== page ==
I suppose I have always been a womanist. Even as a young teen, I was captivated by reading Maya Angelou’s, “I Know Why the Caged Bird Sings” and Zora Neale Hurston’s “Their Eyes Were Watching God” because these books acknowledge the desire and longing within me to celebrate the beauty of black womanhood. Unfortunately, when reading these stories, I could also relate to the struggles and difficulties experienced by the characters. During my early childhood, my family and I lived in a black working-class urban community located in Birmingham, AL. Nevertheless, my education came from attending predominately white and upper-class schools. These two worlds often collided, yet they both were instrumental in developing and shaping my thought process about what it means to be a black woman living in America during the 21st century.
The term womanist was originally coined by novelist and poet, Alice Walker (1983) in, "In Search of Our Mother's Gardens: Womanist Prose." It refers to a black feminist or one who unapologetically loves and appreciates black women's culture and the strength of other black women (Hamlet, 2000, p. 421). In its developing stages as a distinct discipline, during the second-wave feminist movement, black feminists were responsible for identifying and acknowledging differences in their activism from those involved in mainstream women's protests. More specifically, womanist research centrally examines the intersections of race, class, and gender. Additionally, critical womanist scholars also address the suppressive nature of controlling images like Mammie, Jezebel, Sapphire, the tragic mulatto, and so forth.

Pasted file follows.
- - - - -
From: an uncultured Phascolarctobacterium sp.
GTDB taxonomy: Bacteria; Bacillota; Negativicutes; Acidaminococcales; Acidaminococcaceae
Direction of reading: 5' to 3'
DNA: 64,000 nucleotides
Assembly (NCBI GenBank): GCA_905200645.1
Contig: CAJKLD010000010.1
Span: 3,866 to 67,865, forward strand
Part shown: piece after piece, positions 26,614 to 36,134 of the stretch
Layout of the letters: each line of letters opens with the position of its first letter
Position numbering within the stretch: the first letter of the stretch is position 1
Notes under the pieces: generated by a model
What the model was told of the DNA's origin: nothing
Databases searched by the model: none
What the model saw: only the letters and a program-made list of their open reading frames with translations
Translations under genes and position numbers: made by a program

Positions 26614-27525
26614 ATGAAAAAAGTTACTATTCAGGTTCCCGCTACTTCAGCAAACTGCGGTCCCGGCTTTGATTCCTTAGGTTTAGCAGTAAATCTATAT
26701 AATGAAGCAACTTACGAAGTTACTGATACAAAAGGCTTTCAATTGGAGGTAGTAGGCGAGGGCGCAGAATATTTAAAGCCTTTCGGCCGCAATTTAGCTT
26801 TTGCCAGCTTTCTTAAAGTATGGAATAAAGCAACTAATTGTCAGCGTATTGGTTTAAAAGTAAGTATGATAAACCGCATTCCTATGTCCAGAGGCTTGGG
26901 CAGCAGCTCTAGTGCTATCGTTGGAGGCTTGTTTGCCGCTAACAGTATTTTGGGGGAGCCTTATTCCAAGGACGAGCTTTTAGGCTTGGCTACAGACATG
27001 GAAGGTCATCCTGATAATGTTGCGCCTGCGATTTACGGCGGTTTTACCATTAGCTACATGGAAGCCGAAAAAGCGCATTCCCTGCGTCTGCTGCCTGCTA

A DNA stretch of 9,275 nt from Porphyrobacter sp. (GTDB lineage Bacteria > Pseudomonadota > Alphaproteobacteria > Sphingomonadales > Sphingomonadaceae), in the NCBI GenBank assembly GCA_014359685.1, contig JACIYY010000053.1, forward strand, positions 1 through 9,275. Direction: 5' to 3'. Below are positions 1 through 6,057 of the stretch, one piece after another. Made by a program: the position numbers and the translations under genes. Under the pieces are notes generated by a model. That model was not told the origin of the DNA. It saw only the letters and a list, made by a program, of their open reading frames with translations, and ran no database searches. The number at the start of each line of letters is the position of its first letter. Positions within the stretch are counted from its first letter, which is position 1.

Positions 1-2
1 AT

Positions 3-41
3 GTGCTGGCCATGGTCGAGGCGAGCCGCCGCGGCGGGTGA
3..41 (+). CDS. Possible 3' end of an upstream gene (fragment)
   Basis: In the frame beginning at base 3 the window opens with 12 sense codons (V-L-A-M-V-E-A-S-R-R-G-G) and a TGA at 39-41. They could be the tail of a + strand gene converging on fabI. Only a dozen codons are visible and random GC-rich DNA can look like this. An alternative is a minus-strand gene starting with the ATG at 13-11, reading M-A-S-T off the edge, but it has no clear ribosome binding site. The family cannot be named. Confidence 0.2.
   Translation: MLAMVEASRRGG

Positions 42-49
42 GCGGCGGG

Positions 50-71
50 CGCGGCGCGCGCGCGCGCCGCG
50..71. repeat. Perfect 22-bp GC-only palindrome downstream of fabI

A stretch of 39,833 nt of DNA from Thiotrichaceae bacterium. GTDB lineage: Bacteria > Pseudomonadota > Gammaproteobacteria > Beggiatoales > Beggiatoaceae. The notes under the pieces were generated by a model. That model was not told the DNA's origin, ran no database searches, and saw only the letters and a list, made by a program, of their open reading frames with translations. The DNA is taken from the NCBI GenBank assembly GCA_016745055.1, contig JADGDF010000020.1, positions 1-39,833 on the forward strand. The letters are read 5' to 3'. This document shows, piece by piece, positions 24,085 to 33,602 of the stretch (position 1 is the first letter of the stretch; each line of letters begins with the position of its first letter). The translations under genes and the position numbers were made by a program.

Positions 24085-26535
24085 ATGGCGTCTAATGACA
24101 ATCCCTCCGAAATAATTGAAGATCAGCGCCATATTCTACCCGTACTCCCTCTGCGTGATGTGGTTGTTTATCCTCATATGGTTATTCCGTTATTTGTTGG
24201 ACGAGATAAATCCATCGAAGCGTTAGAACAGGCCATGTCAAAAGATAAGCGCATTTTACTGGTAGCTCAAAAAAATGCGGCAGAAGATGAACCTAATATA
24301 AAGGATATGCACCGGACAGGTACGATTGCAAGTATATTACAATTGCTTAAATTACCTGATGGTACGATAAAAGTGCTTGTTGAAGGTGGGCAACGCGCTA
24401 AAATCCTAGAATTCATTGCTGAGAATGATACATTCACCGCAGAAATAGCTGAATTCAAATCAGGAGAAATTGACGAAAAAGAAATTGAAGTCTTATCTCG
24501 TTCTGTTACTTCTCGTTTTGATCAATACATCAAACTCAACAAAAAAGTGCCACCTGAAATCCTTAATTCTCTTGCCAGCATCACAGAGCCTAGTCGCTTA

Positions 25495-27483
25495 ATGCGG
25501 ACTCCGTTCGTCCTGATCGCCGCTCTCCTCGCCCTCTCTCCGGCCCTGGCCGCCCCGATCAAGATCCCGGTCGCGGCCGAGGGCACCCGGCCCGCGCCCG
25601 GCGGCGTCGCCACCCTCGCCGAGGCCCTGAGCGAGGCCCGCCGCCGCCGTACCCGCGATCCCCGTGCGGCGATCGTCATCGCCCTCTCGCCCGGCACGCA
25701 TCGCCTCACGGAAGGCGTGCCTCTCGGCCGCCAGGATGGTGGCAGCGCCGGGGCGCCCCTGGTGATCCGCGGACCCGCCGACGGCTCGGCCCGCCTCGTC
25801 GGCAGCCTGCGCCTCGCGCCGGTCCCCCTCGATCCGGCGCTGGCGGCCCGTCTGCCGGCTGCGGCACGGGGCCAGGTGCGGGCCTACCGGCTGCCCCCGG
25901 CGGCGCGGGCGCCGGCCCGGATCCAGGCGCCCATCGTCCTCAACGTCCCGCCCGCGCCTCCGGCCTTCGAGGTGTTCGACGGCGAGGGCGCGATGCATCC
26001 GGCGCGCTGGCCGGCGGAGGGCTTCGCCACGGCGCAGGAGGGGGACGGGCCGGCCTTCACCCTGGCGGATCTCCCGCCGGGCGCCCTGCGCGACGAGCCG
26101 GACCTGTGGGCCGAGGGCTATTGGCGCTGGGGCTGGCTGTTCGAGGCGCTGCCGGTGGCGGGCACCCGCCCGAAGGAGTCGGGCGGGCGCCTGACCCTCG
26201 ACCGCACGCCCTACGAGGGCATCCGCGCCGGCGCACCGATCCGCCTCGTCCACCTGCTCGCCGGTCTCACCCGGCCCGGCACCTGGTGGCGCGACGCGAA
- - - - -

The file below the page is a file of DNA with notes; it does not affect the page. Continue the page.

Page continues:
I believe self-defining is the single most necessary facet of empowerment for women of color. Self-defining is also essential to progressing womanist thought. It is for these reasons that the scope of my research is typically qualitative and it also keeps within the rich tradition of Afrocentric analysis (which is to view African/African-American individuals as subjects, rather than as objects).
As an advocate, my focus is to amplify the voices of Black women and men, along with other people of color. Through community engagement, education, and other social platforms, my mission is to raise awareness about racial, gender, and class disparities while also providing equitable solutions to bring about systemic and long-lasting positive change.
My dissertation focuses on self-definitive demonstrations enacted by former First Lady Michelle Obama, award-winning A-list actress Viola Davis, and pop-icon and superstar Beyoncé Knowles. By using an Afrocentric and critical rhetoric methodology, this project specifically addresses how intersections of race, class, and gender impact black women's identity formation. It also utilizes Perry's crooked room theoretical perspective to express the difficulty and complexity of self-defining. The intent of self-definition is not to replace negative stereotypes with more positive ones. Instead, it is about authenticating the lived experiences and interpretations of black womanhood from the vantage point of those who live in it. In addition to my academic interest, my work as an artist is to provide compelling visual presentations to accompany my scholarship. Ultimately, the goal is to shine a light on the efforts of black women who seek to uplift other black women. It is also to be critical of and resist oppressive forces designed to suppress and deny equality for all people.
"Womanist is to feminist as purple is to lavender."
Ultimately, the goal is to shine a light on the efforts of black women who seek to uplift other black women.